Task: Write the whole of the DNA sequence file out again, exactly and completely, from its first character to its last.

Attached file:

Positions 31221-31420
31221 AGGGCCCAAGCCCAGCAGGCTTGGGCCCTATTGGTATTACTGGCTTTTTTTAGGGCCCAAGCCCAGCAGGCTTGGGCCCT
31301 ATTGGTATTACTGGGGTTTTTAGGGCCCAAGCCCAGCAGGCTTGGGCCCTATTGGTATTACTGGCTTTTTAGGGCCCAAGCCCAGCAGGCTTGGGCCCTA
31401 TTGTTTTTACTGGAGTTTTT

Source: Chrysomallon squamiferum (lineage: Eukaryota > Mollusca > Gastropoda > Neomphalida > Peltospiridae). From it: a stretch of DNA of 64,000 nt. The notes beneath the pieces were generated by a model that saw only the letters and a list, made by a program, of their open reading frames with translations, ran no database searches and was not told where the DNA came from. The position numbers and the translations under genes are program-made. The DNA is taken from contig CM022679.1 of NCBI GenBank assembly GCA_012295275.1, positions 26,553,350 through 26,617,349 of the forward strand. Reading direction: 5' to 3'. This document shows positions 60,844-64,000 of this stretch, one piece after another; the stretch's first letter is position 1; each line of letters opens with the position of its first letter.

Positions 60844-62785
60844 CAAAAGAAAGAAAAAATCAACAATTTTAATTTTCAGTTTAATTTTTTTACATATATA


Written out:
Positions 31221-31420
31221 AGGGCCCAAGCCCAGCAGGCTTGGGCCCTATTGGTATTACTGGCTTTTTTTAGGGCCCAAGCCCAGCAGGCTTGGGCCCT
31301 ATTGGTATTACTGGGGTTTTTAGGGCCCAAGCCCAGCAGGCTTGGGCCCTATTGGTATTACTGGCTTTTTAGGGCCCAAGCCCAGCAGGCTTGGGCCCTA
31401 TTGTTTTTACTGGAGTTTTT

Source: Chrysomallon squamiferum (lineage: Eukaryota > Mollusca > Gastropoda > Neomphalida > Peltospiridae). From it: a stretch of DNA of 64,000 nt. The notes beneath the pieces were generated by a model that saw only the letters and a list, made by a program, of their open reading frames with translations, ran no database searches and was not told where the DNA came from. The position numbers and the translations under genes are program-made. The DNA is taken from contig CM022679.1 of NCBI GenBank assembly GCA_012295275.1, positions 26,553,350 through 26,617,349 of the forward strand. Reading direction: 5' to 3'. This document shows positions 60,844-64,000 of this stretch, one piece after another; the stretch's first letter is position 1; each line of letters opens with the position of its first letter.

Positions 60844-62785
60844 CAAAAGAAAGAAAAAATCAACAATTTTAATTTTCAGTTTAATTTTTTTACATATATA